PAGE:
Yamaha XS650 “MUTO” Tracker

Yamaha XS650 Tracker

“May the FUN be with you!”

Rémy Pagart of France’s MUTO Motorbikes has quickly become one of our favorite builders, a self-described “all-terrain artist” who brings a fresh boldness and joy to his work, operating with one of the great mottoes in the two-wheeled world: “May the FUN be with you!” In 2018, Rémy’s Yamaha XS650 “TRACTO” build was one of the more popular bikes we featured. However, Rémy wasn’t finished with the XS platform just yet:

“I was separated too soon from my previous creation, XS650 TRACTO, and had many more ideas in mind to create with this gorgeous Yamaha frame.”

Yamaha XS650 Tracker

Fortunately, he had another XS650 stashed away in a dusty corner of his workshop. This time, he again wanted to make the bike “look like a big toy,” but he didn’t want to directly copy his last XS — what would be the fun in that?  This time, he found his centerpiece in the form of a reproduction 1970s Maico fuel tank. The square angles and raw, polished aluminum would define the rest of the build, including the handmade side panels, headlight, and frame loop. The bike is also running Harley Fat Boy solid wheels, Harley Sportster forks and brakes, and a gorgeous seat from his friend Frederic of Auto-siège.

Yamaha XS650 Tracker

Rémy has given this bike the same name as his workshop, “MUTO” — a combination of Moto, Mutuation, and Mytho. Below, we get the full story on this XS650 tracker with more stunning photos from Patrick Leveque of Lille, France.

Yamaha XS650 Fat Tracker: Builder Interview

Yamaha XS650 Tracker

• Please tell us a bit about yourself, your history with motorcycles, and your workshop.

After working in architecture, design, decoration, art, sculpture…I wanted to be back in my workshop, creating, customizing motorbikes and make it art.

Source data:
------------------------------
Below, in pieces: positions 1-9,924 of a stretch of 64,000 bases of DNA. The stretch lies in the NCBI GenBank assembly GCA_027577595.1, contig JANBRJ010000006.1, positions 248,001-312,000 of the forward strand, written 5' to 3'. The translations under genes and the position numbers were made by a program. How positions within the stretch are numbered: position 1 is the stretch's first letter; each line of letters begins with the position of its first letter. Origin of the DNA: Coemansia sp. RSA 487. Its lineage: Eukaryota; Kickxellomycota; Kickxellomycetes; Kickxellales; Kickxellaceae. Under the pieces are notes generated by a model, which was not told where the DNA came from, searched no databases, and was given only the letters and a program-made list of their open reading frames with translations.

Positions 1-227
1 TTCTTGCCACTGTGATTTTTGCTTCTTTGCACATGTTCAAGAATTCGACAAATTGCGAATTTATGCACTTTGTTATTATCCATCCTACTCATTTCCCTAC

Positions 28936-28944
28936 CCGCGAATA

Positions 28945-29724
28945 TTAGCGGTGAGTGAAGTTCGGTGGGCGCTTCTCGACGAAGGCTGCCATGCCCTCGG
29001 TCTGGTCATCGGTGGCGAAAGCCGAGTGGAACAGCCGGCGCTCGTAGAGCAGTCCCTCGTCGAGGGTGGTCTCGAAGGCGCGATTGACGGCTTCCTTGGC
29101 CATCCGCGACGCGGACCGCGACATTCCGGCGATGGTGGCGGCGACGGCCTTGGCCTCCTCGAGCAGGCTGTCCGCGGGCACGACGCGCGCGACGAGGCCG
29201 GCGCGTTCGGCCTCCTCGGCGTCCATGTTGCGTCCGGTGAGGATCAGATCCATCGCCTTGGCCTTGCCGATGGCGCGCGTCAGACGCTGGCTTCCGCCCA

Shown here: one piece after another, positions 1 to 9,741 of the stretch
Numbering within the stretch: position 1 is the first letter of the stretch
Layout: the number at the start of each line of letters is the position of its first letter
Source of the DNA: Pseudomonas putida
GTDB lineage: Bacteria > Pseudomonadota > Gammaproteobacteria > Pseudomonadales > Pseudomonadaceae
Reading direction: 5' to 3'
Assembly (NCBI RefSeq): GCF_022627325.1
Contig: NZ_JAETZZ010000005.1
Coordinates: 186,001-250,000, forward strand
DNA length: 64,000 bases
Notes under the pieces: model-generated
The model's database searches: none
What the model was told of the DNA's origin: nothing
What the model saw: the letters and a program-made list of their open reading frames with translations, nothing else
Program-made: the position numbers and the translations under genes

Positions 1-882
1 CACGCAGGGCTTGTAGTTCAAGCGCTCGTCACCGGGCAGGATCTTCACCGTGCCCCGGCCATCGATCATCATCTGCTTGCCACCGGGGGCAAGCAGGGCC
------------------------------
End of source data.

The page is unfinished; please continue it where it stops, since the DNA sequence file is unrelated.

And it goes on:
Yamaha XS650 Tracker

• What’s the make, model, and year of the bike?

Yamaha XS650 Special, 1980.

• Why was this bike built?

Customer project.

• What was the design concept and what influenced the build?

I was separated too soon from my previous creation, XS650 TRACTO, and had many more ideas in mind to create with this gorgeous Yamaha frame. Luckily I had saved in a dusty corner of my workshop. It was about time to bring it out and magnify it.

I had this idea to make it look like a big toy, like the previous one, but couldn’t copy it, where is the fun otherwise?

Yamaha XS650 Tracker

• What custom work was done to the bike?

It became clearer in my head, I could picture the tank: less long, less round. Every good motorcycle builder knows it, the tank plays a huge part in the look and feel of your creation. Not much reflection needed, I had my idea for the tank: I had in stock a replica of the famous tank from the 70’s Maico Cross, the one in polished aluminium.

Yamaha XS650 Tracker

This gem were going to be the centrepiece of my new creation. No way I would paint over this beauty of a tank so the bike would have a polished aluminium total look.

My friend Vince refurbished the aluminium engine and I’ve added Fat Boy aluminium wheels.

What’s next ? I just had to build side panels, a tiny mudguard and a headlight in the same metal.

Yamaha XS650 Tracker

To move away from my last creation, I literally removed the original frame hoop and created a new one, more singular, which would fit the tank’s square shape.

Yamaha XS650 Tracker

On top of that, I’ve installed a beautiful seat, designed myself and made from the hand of a master, my friend Frederic from Auto-siège.

Yamaha XS650 Tracker